Wednesday, January 18, 2012

Time for a change in the law?

My childhood home has been invaded by Moldovan squatters

"After inheriting her childhood home from her mother and renting it out for a couple of years, Janice Mason decided to make a clean break with the past by selling the property. Having found a buyer, she hoped the heart-wrenching process could be completed swiftly. But a group of Eastern European squatters moved in before the contracts had been exchanged". "Justice Secretary Ken Clarke recently announced proposals to make squatting illegal in residential dwellings. The Ministry of Justice was unable to say when the law would come into force".

Posted by alan @ 08:07 PM (2167 views)
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14 thoughts on “Time for a change in the law?

  • Surely this kind of squatting is not lawful. If a property has been abandoned then yes, squatting is legal, but to squat a property when contracts are being exchanged and when the property is on the market, well, that does not sound lawful at all and I very much doubt that our Common Law rights to squat have anything to do with this blatant criminality. Sounds like the Police are simply refusing to act.

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  • My understanding is that squatting is only permissible if entry is gained without breaking locks etc.Surely, in the case where entry has been forced it would be a criminal matter?

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  • Typical Mail: “Gypsy aliens killed Diana, and caused house prices to fall in my area.”

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  • It’s the DM — that well known paper of hate.

    I’m not going to comment — opps, just did. 🙁

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  • > The salt in the wound is that I even have to pay for the electricity they use

    Huh? Sounds fishy to me.

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  • @3

    Why oh why did they have to be Moldovan and not from these shores?!!

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  • This lady pays no tax whatsoever on this property. Why should the government supply free police services to protect her asset? It’s a civil matter to be resolved by civil courts at the plaintiff’s expense. The police don’t get involved in disputes between people over assets most of the time. If they were directly harming her person, that’s what the police are for – protection of personal safety regardless of contribution to society. Assets are a separate matter. Cars are taxed and the police protect them. Shops are taxed, ditto.

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  • doh

    someone breaks locks or window they leave the area, someone else walks past a couple of hours later and see the door or window is open and they walk in place a notice in window and squat, this is done on an almost professional level the same way gypsies gain access to private land etc

    these people like this family will have paid someone for the service of breaking in and placing a notice in the window, it could even be organised crime from eastern europe setting up squats for a fee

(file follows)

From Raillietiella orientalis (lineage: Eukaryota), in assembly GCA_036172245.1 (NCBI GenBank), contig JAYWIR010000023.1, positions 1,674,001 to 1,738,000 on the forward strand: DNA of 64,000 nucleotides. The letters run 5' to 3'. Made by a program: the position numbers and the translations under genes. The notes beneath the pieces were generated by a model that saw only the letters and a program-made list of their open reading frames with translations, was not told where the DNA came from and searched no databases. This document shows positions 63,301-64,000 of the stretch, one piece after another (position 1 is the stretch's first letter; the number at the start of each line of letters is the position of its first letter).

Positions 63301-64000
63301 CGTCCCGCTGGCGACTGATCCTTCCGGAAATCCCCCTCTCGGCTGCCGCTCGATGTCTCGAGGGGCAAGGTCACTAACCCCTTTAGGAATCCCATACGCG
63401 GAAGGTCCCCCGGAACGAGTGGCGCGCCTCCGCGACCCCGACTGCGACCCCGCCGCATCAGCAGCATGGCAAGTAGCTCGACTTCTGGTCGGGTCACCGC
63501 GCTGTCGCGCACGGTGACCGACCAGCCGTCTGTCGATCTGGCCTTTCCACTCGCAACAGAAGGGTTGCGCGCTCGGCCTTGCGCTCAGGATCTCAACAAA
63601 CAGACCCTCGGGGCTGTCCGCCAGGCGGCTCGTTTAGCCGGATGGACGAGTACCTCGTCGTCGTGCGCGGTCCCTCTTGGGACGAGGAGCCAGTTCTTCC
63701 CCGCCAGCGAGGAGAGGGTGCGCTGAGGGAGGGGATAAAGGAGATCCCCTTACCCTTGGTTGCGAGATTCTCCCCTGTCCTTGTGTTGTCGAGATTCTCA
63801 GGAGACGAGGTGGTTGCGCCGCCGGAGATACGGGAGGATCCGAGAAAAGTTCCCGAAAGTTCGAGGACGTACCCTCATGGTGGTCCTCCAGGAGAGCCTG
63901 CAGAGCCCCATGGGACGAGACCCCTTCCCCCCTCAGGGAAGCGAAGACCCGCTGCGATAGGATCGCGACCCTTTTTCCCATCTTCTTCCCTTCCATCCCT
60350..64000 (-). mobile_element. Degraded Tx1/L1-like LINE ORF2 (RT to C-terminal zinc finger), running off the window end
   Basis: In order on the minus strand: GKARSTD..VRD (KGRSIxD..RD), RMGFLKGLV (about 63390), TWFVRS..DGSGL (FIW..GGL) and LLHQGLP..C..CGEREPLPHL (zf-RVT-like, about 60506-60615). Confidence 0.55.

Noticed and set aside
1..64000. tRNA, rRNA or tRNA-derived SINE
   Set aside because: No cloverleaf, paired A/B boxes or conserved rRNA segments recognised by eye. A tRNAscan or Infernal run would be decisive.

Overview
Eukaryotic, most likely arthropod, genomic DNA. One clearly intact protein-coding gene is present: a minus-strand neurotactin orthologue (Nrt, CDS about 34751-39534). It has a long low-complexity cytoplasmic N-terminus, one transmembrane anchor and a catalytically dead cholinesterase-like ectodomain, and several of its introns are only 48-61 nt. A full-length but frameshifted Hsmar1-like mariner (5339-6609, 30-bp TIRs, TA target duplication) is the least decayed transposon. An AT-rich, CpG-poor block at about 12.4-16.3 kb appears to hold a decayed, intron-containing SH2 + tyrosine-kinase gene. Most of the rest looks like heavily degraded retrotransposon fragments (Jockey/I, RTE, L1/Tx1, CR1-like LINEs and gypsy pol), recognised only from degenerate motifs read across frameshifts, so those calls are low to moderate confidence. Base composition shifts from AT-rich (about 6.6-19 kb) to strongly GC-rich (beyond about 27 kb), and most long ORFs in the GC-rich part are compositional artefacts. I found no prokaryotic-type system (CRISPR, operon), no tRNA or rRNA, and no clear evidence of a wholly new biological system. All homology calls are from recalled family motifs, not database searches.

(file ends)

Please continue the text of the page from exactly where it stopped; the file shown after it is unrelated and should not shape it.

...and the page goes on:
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  • mombers police do very little unless they have a speed camera in their hands and hey presto they become mini columbos or hairy kojaks

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  • Mombers @ 7 – The police shouldn’t get involved in disputes over assets?! Theft and misappropriation are not crimes? Ffs!

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  • I hadn’t realised it was quite so organised Mark. Squatting laws really do need to be changed.

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  • ‘it is already a criminal offence for a squatter to occupy someone’s home, or a home that a person intends to occupy, under the Criminal Law Act 1977. A homeowner will be a displaced residential occupier, or if they are intending to move into the property, a protected intended occupier. In either case, it is a criminal offence for a squatter to remain in the property as soon as they have been told of the displaced occupier or a protected occupier. The police can arrest any trespasser who does not leave. The displaced or protected occupier can use force to enter the property and reasonable force to remove the trespassers.’

    taken from here:

    http://www.guardian.co.uk/society/2011/sep/25/squatting-law-media-politicians?INTCMP=SRCH

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  • private property should be just that, as in USA you can shoot, call police, set your dog on them etc anyone who enters your house by force or you decide you have to remove someone from your house by force those 3 options are open to you

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  • @mark – I don’t think US law will look sympathetically at someone who shoots a squatter in a building that he happens to own. It’s OK to shoot an intruder in self defense (e.g. a burglar who breaks into a house that you’re living in).

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